Less noticeable draped in the stolen Indian blanket, Charles proceeds to get food, swiftly concealing under the blanket what he manages to grab from a stand. Once again the eyes of Lorenzo, who is now walking through the crowd followed by his retinue, catch the action.

This time the Indian, pointing to Charles, turns to one of his men for information about the stranger. The exchange is in native language.

There is a commotion outside the hotel. A dense crowd has gathered. A rickety ambulance is parked in front. Police. Clare’s body, wrapped in a bloody sheet, is being carried out on a stretcher. Several of the women in the crowd cross themselves.

The mestizo boy comes running from the direction of the hotel to Lorenzo to report what he knows. Nodding without a change of expression, the « Mamacoca » pats the boy on the head in approval.

In the crowd we overhear mention of CIA assassins, guerilleras, cocaine killers.

Lorenzo and a few of his people walk away, through narrow streets to an old house on the edge of the barranca that opens to a view of the western mountains. The group enters the house.

A cold fog rises from the mountains as night falls. Charles looks exhausted. He is desperately searching for a place to hide. His blanket tightly wrapped around him, he manages to find shelter from the wind in an archway of the old mission. He is getting sick. Delirious.

An old Indian woman, carrying a bundle of wood in the last dim light, sees Charles and stops. She quickens her step and goes to the house of Lorenzo to seek help.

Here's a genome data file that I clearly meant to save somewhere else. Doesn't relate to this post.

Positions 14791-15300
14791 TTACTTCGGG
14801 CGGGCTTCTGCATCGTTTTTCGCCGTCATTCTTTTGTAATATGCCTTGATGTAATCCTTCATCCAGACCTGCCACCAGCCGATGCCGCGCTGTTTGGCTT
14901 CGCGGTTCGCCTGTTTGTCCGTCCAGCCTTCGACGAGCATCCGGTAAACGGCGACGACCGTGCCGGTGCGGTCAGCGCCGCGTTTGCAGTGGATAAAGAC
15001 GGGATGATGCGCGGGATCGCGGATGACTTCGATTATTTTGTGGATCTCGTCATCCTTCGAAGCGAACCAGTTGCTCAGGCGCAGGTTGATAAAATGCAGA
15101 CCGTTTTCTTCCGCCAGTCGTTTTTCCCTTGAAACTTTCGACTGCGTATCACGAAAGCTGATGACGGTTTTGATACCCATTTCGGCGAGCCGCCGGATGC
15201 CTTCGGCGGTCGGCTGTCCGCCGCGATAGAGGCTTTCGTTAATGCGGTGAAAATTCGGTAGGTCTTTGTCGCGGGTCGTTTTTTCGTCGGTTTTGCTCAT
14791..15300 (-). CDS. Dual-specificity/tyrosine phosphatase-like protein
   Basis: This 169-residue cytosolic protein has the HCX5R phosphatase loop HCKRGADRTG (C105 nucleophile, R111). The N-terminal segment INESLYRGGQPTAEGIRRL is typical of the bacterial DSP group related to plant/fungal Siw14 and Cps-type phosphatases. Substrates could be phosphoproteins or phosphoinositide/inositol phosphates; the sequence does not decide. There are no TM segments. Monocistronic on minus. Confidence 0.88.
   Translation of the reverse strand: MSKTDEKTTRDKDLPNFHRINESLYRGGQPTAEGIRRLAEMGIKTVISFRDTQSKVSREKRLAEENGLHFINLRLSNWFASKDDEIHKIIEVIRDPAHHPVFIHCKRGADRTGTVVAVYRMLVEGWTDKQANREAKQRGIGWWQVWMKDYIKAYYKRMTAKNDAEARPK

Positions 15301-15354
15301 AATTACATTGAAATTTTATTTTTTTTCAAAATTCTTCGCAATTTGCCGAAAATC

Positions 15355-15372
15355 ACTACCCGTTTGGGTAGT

A jeep is parked in front of the house.

Several men come running out.

Charles is carried back and laid on a bed in a lantern-lit room. The women of the house busy themselves to care for him.

The eldest of the three, and old curandera, takes charge of what needs to be done. Poultices of tobacco and mustard are boiled and applied by deft hands to Charles’ heaving chest. A young, beautiful Indian girl prepares a hot tea of coca leaves. She holds the bowl to Charles’ feverish lips, who drinks and breathes in the vapors.

A strange pulsating chant is sung by the women around the sick bed. Their bodies sway to the movement in the song. An air of witchcraft pervades the room, enhanced by the eerie sound of the howling wind outside.

Sitting around a wooden table in the kitchen, Lorenzo and two of his men face the two Americans who have murdered Clare.

In controlled anger the « Mamacoca » warns the foreigners that this is his territory, and that in his territory NO ONE gets killed. Were the operation not so important, they would find themselves in serious trouble. Lorenzo holds his decision to carry out this last deal. The two men are to be brought deep into the interior to the jungle kitchens by one of Lorenzo’s tribe. There they are to await the « Mamacoca’s » arrival.